Blitz v. Neuner

Annotate this Case

194 Or. 1 (1952)

240 P.2d 1193


Supreme Court of Oregon.

Argued February 6, 1952.

Demurrer overruled; new ballot title certified February 11, 1952.

*2 John A. Laing, of Portland, argued the cause for appellants. On the brief were Laing, Gray & Smith, Gerald J. Norville, and Pipes & McKenna, all of Portland.

George Neuner, Attorney General, and Cecil H. Quesseth, Assistant Attorney General, of Salem, argued the cause and filed a brief for defendant.



The petitioners are persons who are dissatisfied with the short ballot title which has been prepared by the Attorney General for a proposed initiative measure which was filed with the Secretary of State on 14 January 1952. The short ballot title so prepared reads as follows: "CONSTITUTIONAL AMENDMENT RELATING TO ALCOHOLIC LIQUOR". The nature *3 of the proposed constitutional amendment is indicated in the "general title" which reads as follows:

"BALLOT TITLE ------------------------------------------------------- "CONSTITUTIONAL AMENDMENT RELATING TO ALCOHOLIC LIQUOR Purpose: To amend the Oregon constitution by adding section 39 to Article I thereof, which provides that after January 1, 1953, no alcoholic liquor containing more than one-half of one per cent of alcohol by volume shall be manufactured or sold within the state, except for medicinal purposes upon prescription of licensed physicians. No alcoholic liquor herein described shall be imported except for medicinal, scientific, sacramental or mechanical purposes. "The amendment is self-executing and all provisions of the constitution and laws of Oregon, charters and ordinances of all municipalities therein in conflict, are thereby repealed. "Vote YES or NO ------------------------------------------------------- "Yes. I vote for the proposed amendment. "No. I vote against the proposed amendment."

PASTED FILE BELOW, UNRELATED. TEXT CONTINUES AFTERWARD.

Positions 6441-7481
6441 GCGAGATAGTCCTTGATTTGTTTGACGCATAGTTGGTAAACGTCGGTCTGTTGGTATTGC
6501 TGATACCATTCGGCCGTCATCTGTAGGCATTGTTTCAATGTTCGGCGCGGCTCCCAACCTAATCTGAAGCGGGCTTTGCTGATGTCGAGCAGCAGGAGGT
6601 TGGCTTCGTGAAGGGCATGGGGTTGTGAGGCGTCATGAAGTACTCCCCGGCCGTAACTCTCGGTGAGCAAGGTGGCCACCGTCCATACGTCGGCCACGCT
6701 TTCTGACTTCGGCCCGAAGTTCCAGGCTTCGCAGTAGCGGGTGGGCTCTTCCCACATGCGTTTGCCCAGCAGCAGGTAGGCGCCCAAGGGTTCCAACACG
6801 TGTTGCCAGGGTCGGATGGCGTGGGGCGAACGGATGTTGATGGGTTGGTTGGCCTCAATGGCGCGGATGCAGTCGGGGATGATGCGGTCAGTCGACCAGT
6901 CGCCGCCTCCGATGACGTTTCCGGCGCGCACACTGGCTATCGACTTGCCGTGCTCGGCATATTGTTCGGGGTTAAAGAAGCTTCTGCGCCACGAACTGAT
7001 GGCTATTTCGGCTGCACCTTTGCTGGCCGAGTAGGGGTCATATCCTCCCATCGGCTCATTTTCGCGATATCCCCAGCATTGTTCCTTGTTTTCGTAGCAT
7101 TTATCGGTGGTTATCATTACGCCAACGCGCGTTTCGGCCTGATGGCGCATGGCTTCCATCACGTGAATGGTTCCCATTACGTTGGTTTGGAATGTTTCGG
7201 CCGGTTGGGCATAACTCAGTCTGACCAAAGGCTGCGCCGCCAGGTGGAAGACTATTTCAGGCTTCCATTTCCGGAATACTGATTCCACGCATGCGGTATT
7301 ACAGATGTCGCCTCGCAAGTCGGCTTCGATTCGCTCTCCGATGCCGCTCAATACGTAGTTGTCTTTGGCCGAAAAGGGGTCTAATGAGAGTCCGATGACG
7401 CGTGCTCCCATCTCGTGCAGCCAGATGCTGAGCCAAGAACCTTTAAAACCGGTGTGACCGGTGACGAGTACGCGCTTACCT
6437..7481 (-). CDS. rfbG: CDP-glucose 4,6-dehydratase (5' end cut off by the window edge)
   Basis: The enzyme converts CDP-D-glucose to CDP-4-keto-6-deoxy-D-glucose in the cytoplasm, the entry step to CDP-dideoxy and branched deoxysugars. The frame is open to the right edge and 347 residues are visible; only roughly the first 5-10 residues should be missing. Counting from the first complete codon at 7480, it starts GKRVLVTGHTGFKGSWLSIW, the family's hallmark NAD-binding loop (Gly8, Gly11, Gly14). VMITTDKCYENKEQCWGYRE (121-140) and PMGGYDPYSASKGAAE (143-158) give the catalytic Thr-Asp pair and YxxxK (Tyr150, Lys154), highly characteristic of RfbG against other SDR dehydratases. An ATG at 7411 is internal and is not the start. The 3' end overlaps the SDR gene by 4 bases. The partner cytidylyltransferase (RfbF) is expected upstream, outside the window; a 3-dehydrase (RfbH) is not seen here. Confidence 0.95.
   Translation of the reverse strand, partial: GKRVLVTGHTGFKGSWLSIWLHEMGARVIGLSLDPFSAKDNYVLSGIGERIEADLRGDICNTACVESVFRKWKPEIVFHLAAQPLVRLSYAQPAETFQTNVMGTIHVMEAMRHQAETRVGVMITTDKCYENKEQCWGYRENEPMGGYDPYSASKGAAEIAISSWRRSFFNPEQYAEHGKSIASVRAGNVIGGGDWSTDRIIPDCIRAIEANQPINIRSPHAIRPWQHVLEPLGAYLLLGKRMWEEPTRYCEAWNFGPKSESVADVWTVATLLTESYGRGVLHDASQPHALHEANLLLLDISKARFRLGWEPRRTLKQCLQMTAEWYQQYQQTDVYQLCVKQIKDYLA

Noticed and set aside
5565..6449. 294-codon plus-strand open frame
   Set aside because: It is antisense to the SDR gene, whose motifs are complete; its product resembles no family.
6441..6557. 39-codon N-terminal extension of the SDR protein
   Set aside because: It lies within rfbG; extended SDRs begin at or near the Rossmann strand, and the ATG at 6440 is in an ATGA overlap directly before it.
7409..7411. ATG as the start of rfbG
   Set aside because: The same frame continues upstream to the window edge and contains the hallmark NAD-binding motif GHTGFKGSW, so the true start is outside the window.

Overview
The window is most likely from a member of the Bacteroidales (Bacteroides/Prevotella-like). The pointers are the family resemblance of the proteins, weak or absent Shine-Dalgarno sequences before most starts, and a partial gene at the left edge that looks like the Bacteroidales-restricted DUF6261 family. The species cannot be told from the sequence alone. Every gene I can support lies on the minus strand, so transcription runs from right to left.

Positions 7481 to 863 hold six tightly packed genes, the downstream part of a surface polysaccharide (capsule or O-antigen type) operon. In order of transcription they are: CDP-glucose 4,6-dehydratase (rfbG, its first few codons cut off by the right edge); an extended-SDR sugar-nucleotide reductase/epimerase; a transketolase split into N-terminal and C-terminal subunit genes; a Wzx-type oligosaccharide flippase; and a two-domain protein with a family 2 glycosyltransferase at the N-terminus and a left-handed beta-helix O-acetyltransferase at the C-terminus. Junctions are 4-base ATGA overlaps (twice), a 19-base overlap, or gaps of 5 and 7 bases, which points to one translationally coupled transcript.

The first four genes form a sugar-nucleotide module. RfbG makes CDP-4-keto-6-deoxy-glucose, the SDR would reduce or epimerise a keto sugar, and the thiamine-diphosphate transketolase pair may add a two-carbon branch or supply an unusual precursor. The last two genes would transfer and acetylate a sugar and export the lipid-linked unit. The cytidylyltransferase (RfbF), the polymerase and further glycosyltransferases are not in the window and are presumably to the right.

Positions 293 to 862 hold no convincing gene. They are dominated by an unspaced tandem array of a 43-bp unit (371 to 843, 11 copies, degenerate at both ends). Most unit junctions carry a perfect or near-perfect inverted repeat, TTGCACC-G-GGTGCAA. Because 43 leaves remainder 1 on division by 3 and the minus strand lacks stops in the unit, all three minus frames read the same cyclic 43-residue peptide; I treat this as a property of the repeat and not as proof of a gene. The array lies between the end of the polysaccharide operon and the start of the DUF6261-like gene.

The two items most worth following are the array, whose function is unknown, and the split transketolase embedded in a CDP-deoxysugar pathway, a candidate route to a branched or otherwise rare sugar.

Pursuant to the provisions of OCLA, § 81-2106, the petitioners have appealed to this Court from the decision of the Attorney General in preparing the short ballot title and assert that it is insufficient and unfair for the following reasons: